by Amin Saikal (SMH, September 5, 2003)
The UN should take on the burden of the Iraq mess only if the US cedes control, writes Amin Saikal.
After lambasting the United Nations for months as an ineffective and irrelevant organisation, the US President, George Bush, has turned to it for help.
In proposing a new UN resolution recognising "that international support for restoration of conditions of stability and security is essential to the well-being of the people of Iraq" he wants the UN to share the burden and blame in Iraq.
It would be erroneous of the UN Security Council to authorise the deployment of a multinational peacekeeping and peace-enforcing force without a full commitment from the US to allow it to play a determining role in administering and rebuilding Iraq, and stabilising the region, with a clear set of objectives within a specific timeline.
The reason for Bush's retreat from a hostile attitude towards the UN is obvious. It is the US failure to bring peace and security to Iraq. US casualties have mounted, with no end in sight, and as a consequence the President's popularity has received a real beating in the polls, prompting him to become very concerned about his chances of re-election.
This must remind him of his father's predicament when in early 1991 he won the first Gulf War and achieved a domestic popularity rating of about 80 per cent, but lost the election by the end of the year.
The US and its allies Britain and Australia have made a real mess of Iraq. They have sustained hundreds of casualties, without either enabling the Iraqi people to benefit from the fall of Saddam Hussein's dictatorship or unearthing any weapons of mass destruction.
Bush has finally come to recognise that he has entangled the US in a politically and militarily disastrous conflict. It has also rebounded on his most cherished project - the war on terrorism.
If al-Qaeda and its associates were looking for a favourable battleground where they could fight the Americans on their terms, and for an additional cause to enlist more recruits and sympathisers, the Iraq occupation has provided them that.
By the same token, the Iraq problem has discredited the agenda of the small group of neo-conservatives who dominate Bush's foreign policy. It has underlined the danger of their combatant approach to reshaping the Middle East and creating a new world order based on the supremacy of the US military power.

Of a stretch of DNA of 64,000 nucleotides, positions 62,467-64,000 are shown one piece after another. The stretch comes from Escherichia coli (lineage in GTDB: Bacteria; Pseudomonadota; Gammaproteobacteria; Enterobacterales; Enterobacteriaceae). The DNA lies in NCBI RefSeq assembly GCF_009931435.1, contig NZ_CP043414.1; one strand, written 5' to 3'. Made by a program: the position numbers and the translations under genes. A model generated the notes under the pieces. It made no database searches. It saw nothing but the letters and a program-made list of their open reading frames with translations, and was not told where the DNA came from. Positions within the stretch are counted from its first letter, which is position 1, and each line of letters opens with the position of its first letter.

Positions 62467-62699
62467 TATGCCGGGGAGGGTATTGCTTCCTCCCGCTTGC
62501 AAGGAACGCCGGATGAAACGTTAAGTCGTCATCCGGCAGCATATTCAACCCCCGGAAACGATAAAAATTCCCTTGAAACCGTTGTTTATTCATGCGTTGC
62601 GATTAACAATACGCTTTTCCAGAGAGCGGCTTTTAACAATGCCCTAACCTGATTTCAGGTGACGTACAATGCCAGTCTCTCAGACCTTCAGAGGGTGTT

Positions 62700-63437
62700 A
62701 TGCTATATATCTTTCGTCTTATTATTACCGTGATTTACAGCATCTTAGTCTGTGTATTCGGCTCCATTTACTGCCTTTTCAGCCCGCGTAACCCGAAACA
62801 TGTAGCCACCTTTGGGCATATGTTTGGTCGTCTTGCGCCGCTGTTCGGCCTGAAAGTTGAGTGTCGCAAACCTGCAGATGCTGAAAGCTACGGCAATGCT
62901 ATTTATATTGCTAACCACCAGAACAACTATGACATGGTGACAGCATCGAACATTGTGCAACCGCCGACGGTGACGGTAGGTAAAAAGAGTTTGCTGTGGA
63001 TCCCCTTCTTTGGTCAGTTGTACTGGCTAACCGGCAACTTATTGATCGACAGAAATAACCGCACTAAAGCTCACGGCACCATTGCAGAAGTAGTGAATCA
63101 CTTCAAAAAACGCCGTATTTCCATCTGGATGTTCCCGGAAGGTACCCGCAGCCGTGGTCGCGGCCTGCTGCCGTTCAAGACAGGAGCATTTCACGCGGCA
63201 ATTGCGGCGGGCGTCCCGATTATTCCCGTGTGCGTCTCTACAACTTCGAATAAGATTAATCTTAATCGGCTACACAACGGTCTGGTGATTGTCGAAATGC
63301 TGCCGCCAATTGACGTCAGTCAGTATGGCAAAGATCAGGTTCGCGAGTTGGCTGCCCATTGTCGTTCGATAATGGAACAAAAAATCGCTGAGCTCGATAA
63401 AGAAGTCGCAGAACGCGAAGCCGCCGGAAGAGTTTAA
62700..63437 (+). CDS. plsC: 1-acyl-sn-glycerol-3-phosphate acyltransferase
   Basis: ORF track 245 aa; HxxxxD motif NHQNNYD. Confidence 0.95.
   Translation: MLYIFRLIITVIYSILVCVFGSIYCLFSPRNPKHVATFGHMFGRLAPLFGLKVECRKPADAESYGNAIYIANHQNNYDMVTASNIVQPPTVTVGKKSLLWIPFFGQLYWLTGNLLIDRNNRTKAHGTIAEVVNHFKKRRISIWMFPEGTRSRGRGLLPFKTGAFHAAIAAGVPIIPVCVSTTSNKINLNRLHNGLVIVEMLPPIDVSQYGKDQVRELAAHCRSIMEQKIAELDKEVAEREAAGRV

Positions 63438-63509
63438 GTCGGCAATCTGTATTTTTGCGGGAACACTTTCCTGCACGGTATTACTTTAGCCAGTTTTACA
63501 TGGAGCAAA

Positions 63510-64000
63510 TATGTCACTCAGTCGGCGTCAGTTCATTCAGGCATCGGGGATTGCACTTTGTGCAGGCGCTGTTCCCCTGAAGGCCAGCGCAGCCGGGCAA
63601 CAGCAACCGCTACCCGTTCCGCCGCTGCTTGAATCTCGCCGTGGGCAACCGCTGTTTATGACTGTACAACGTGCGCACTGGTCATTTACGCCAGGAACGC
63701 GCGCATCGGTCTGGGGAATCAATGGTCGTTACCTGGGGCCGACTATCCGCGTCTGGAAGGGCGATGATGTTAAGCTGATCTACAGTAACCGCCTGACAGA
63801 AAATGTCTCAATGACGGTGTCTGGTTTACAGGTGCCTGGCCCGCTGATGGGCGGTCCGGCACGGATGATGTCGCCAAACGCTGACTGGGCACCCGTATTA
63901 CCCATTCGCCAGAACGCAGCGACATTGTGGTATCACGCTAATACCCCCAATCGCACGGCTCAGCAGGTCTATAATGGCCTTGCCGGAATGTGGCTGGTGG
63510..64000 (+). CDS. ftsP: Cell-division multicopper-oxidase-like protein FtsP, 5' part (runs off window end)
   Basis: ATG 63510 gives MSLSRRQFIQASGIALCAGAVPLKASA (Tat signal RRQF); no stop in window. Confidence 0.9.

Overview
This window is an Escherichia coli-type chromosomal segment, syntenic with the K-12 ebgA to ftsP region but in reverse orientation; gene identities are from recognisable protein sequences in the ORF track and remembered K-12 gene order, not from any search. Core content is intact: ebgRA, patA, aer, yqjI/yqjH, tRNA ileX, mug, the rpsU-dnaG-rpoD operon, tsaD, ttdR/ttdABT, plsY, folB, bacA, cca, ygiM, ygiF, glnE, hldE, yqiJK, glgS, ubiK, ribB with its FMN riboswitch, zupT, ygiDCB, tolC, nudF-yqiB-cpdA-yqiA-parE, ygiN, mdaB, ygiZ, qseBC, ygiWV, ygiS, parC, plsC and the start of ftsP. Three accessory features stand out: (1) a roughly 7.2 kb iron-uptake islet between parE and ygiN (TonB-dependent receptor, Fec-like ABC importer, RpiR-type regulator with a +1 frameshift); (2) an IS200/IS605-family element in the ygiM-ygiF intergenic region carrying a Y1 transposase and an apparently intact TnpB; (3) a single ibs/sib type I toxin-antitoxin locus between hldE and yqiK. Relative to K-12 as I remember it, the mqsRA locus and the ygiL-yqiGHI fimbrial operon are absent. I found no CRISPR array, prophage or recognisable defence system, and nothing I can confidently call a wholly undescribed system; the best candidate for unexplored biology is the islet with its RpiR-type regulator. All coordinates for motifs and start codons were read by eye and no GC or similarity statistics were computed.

However, this does not necessarily mean that the group is likely to abandon its agenda. Given the entrenched position of the Vice-President, Dick Cheney, and the Defence Secretary, Donald Rumsfeld, and his deputy, Paul Wolfowitz, in the Administration, it may make a tactical rather than strategic retreat until such time as the prospects for Bush's re-election take an upward curve.
It is important that the Security Council makes the right decision. It should be careful not to let the UN be landed with such responsibilities that could enable the Bush Administration to reduce its burden in Iraq without modifying its unilateralist behaviour.
It must ensure that the UN is ceded all the authority it needs to make its role effective not only in empowering the Iraqi people to govern and rebuild their country as soon as possible, but also in promoting causes of stability in the region as a whole.
This would involve the UN gaining interim control over Iraq's natural resources, especially oil, and playing a determining role in securing a lasting resolution of the Palestinian problem, sooner rather than later.
It must ensure that in return for supporting the Bush Administration in Iraq, it receives a firm commitment from the Administration that from now on it will act in concert with the UN and international law in addressing problems in world affairs.
Otherwise, it will be risking wearing much of the blame for possible future failures in Iraq and the region.
Professor Amin Saikal is director of the Centre for Arab and Islamic Studies, Australian National University.